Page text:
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Migraine Headaches

Treatment & Research

Nondrug Options to Manage Migraine Pain

Dr. Josephine P. Briggs discusses complementary migraine treatments

Dr. Josephine P. Briggs is Director of the National Center for Complementary and Integrative Health.
Photo: NCCIH

Pain, in all of its forms, from migraines to chronic low-back pain, is a condition that can defy our best efforts to control it. This is why we at the National Center for Complementary and Integrative Health (NCCIH), part of the National Institutes of Health (NIH), are supporting researchers across the country and here in our own laboratories to illuminate how our brains process and cope with pain and to identify nondrug—mind and body and natural product—approaches to pain management.

We know that many Americans experience the pain of migraines, about 12 percent of the U.S. population, according to the NIH's National Institute of Neurological Disorders and Stroke. While there are prescriptions and over-the-counter medications that can help treat or prevent migraines, many who suffer from migraines may also explore complementary therapies. In fact, research is showing some promise for mind and body approaches in helping people cope with migraine pain and for dietary supplements that may aid in easing or preventing migraines.

After you have read the wealth of information about migraines in this issue of NIH MedlinePlus magazine, I invite you to visit the NCCIH website at and explore our resources on pain and complementary approaches.

Migraine Treatment

Migraine treatment is aimed at relieving symptoms and preventing additional attacks. Quick steps to ease symptoms may include napping or resting with eyes closed in a quiet, darkened room; placing a cool cloth or ice pack on the forehead, and drinking lots of fluid, particularly if the migraine is accompanied by vomiting. Small amounts of caffeine may help relieve symptoms during a migraine's early stages.

Drug therapy for migraine is divided into acute and preventive treatment. Acute or "abortive" medications are taken as soon as symptoms occur to relieve pain and restore function. Preventive treatment involves taking medicines daily to reduce the frequency and severity of future attacks or keep them from happening. Other non-pharmacological measures such as relaxation techniques and regular eating and sleeping schedules also help. The U.S. Food and Drug Administration (FDA) has approved a variety of drugs for these treatment methods. Headache drug use should be monitored by a physician, since some drugs may cause side effects.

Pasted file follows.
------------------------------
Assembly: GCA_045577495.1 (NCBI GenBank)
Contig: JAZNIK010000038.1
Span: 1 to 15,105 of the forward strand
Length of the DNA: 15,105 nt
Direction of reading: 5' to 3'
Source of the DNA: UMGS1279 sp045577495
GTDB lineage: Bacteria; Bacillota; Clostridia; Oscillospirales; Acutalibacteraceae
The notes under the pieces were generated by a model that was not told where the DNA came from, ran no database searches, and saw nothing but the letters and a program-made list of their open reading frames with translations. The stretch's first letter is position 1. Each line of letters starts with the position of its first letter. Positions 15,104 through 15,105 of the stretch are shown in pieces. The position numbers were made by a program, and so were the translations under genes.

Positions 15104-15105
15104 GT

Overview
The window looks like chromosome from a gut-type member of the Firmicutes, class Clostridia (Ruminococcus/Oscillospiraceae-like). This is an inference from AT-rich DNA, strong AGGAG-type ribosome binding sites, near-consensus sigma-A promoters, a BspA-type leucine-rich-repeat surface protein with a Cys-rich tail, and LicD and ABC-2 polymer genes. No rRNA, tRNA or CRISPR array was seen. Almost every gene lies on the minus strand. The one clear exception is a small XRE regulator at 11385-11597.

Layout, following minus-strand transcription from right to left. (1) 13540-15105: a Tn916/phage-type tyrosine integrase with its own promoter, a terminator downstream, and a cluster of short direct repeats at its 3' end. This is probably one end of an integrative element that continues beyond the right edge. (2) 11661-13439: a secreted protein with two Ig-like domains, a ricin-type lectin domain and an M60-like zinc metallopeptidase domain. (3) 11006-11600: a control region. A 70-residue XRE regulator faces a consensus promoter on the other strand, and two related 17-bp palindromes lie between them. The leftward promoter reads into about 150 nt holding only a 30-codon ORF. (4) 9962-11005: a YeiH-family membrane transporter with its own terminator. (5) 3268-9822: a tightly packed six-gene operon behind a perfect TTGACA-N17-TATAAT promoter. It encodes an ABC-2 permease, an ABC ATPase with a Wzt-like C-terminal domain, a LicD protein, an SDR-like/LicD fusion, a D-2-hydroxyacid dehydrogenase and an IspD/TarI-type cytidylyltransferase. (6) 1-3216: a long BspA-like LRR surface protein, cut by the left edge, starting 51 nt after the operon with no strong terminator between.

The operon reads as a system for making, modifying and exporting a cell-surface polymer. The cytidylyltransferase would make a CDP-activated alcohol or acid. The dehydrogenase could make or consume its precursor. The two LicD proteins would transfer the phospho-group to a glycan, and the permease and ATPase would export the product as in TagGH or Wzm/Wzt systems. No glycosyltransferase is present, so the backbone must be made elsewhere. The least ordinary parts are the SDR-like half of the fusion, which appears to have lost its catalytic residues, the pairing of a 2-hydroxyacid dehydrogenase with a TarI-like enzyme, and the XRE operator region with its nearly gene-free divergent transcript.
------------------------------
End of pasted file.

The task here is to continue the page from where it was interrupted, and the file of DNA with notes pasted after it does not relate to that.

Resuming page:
What Research Is Being Done?

Several studies either conducted or supported by the National Institute of Neurological Disorders and Stroke (NINDS) are revealing much about the migraine process and may lead to new treatments or perhaps ways to block debilitating headache pain. Studies by other investigators are adding insight to headache etiology and treatment.

The molecular basis for migraine headaches and the aura associated with certain migraines is uncertain. One multi-faceted research study is examining how migraine with aura may affect metabolism and neurophysiological function. Investigators are also studying if particular regions of the visual cortex are unusually susceptible to the events in the brain that cause the aura.

Social and other factors may impact headache. Researchers are examining how race and psychiatric conditions are related to headache severity, quality of life, the ability to reliably follow a treatment program, and treatment response in people with migraines, tension-type headache, substance abuse headache, or cluster headache.

Genetics may contribute to a predisposition for migraines. Most migraine sufferers have a family member with migraine. Researchers are studying the activity of different genes to see if they make some people more likely to have migraines.

A major focus of headache research is the development of new drugs and other treatment options. Several drug studies seek to identify new drugs to treat various headache disorders and to find safer, more effective doses for medications already being used. Other research is aimed at identifying receptors or drug targets to stop the process of migraine aura in the brain.

Migraine 101 Quiz

Not sure of the facts when it comes to headaches and migraines? Test your knowledge with this quick quiz.


  1. True/False A migraine headache usually begins with a visual disturbance called an aura (spots, dots, or even zigzag lines).
  2. True/False All migraines involve only one side of the head.
  3. True/False There is a cure for migraine headaches.
  4. Multiple Choice Dietary triggers for migraines include:
    • Chocolate
    • Cheese
    • Food additives such as MSG
    • Alcohol
    • A,B, and C
    • A,B,C and D
  5. True/False Migraines sometimes runs in families.
  6. True/False A bad headache is usually a sign of a brain tumor.

Answer Key

  1. False. In most cases of migraine, there is no aura.
  2. False. A typical migraine sometimes involve the whole head instead of only one side.
  3. False. Migraine headaches can be treated with medication, but there is no cure.
  4. The correct answer is F.
  5. True. Although many sufferers have a family history of migraine, the exact hereditary nature of this condition is still unknown. People who get migraines are thought to have an inherited abnormality in the regulation of blood vessels.
  6. False. Headaches can serve as a warning sign of more serious disorders, but there are many causes. See your doctor if your headaches aren't relieved by standard treatments.

Sources: Patient Education Institute, National Institute of Neurological Disorders and Stroke

Read More "Migraine Headaches" Articles

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Fall 2015 Issue: Volume 10 Number 3 Page 6-7